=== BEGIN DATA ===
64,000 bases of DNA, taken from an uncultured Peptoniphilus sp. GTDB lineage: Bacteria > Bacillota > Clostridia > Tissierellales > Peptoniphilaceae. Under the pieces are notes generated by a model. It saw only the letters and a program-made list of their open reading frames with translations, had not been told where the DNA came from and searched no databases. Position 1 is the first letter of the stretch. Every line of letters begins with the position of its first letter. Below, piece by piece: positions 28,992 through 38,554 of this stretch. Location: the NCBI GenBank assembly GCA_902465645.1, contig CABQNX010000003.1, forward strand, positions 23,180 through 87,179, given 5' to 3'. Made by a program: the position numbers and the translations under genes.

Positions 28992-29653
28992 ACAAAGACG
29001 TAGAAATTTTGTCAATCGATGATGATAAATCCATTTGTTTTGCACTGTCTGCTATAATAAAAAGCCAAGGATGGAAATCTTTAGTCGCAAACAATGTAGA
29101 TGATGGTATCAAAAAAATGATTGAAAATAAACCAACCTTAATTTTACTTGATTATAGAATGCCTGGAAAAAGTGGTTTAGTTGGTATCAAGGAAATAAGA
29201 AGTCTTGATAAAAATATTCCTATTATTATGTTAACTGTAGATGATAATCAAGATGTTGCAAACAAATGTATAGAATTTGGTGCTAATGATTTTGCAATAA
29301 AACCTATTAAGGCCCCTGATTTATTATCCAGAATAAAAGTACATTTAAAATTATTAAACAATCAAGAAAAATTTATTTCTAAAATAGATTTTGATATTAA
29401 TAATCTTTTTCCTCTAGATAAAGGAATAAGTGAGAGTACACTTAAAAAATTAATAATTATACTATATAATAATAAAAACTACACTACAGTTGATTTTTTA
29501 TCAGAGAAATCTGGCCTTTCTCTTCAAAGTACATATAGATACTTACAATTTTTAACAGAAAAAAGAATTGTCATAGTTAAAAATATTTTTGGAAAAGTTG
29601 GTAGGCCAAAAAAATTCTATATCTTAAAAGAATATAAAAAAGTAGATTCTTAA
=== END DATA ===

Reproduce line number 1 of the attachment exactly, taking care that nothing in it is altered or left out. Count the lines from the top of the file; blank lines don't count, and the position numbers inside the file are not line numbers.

64,000 bases of DNA, taken from an uncultured Peptoniphilus sp. GTDB lineage: Bacteria > Bacillota > Clostridia > Tissierellales > Peptoniphilaceae. Under the pieces are notes generated by a model. It saw only the letters and a program-made list of their open reading frames with translations, had not been told where the DNA came from and searched no databases. Position 1 is the first letter of the stretch. Every line of letters begins with the position of its first letter. Below, piece by piece: positions 28,992 through 38,554 of this stretch. Location: the NCBI GenBank assembly GCA_902465645.1, contig CABQNX010000003.1, forward strand, positions 23,180 through 87,179, given 5' to 3'. Made by a program: the position numbers and the translations under genes.